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Media > Newsletters > Law Enforcement Bulletin > September 2012 > State v. Hammen — Fifth District Court of Appeals

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State v. Hammen — Fifth District Court of Appeals


Question: Is “pacing” a car an acceptable manner for determining speed?

Quick Answer: Yes, pacing is an acceptable manner for determining speed when a peace officer can base a car’s speed on his own perception and on years of experience and training in checking speed and pacing.

Facts: A trooper stopped defendant Ronald Hammen for speeding after watching him travel approximately 2,000 feet before turning right into the driveway of his home. Based on the timer associated with the trooper’s car video system, it took Hammen’s vehicle 31 seconds to travel the entire distance. Twenty-six seconds expired from the time Hammen’s vehicle left an intersection to the time he applied his brakes and then his turn signal in preparation for the turn into his driveway. The officer estimated Hammen was traveling 54 to 56 miles per hour in a 45-mph zone.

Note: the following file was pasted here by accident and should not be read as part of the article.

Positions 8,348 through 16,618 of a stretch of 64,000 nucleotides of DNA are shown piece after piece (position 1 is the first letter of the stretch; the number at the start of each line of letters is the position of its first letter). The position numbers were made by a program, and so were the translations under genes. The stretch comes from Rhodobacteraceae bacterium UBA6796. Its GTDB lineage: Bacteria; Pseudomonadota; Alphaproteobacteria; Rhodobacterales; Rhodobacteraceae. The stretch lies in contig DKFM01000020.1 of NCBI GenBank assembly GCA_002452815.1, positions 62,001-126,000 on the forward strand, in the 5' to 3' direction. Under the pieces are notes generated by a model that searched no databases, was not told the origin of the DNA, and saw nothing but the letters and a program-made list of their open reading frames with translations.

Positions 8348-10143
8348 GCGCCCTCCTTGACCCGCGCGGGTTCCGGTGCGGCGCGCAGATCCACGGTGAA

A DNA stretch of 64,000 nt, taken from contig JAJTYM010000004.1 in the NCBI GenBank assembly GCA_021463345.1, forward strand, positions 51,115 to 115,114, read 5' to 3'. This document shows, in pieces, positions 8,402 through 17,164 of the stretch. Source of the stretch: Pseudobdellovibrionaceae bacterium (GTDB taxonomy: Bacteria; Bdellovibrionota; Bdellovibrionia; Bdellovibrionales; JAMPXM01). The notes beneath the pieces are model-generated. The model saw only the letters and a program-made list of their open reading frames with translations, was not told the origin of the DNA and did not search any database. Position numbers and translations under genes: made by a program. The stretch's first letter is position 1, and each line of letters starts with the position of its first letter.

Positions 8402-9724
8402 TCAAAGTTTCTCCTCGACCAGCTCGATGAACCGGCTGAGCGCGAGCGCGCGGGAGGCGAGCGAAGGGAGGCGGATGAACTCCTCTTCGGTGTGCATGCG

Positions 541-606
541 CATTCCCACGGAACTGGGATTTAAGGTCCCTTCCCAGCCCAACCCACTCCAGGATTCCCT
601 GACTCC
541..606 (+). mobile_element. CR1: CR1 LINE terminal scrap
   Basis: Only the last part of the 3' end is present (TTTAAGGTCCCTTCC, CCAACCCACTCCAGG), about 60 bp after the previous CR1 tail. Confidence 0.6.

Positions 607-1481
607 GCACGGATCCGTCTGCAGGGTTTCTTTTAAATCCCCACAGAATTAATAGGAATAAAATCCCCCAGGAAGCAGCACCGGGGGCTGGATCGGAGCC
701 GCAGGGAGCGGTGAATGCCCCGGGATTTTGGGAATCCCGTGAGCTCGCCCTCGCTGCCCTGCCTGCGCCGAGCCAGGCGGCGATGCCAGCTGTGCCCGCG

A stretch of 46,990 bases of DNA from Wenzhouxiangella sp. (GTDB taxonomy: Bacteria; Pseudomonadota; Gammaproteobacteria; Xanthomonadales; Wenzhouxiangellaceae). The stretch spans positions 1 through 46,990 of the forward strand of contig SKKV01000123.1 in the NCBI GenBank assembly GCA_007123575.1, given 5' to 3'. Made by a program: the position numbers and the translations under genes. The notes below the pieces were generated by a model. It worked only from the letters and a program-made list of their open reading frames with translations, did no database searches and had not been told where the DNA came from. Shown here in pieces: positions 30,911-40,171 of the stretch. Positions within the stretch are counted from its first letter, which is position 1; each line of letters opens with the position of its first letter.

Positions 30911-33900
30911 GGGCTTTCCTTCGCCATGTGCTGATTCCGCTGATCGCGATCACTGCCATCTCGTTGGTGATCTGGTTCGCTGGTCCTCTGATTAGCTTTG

Why this case is important: Visual and other non-technical estimations of speed have been under attack, and this decision reaffirms that an officer can rely on training and experience to make such determinations. This court found that an officer’s visual perception that a vehicle was speeding, coupled with years of experience, constitutes specific and articulable facts that provide the officer with reasonable grounds to make an investigatory stop.

Keep in mind: The trooper who used this method of pacing did so by positioning his cruiser three to four car lengths behind the target vehicle and following it for two or three tenths of a mile. He kept the distance between the vehicles constant while monitoring the speed of his own cruiser.

Visit the Fifth District Court of Appeals website to read the entire opinion.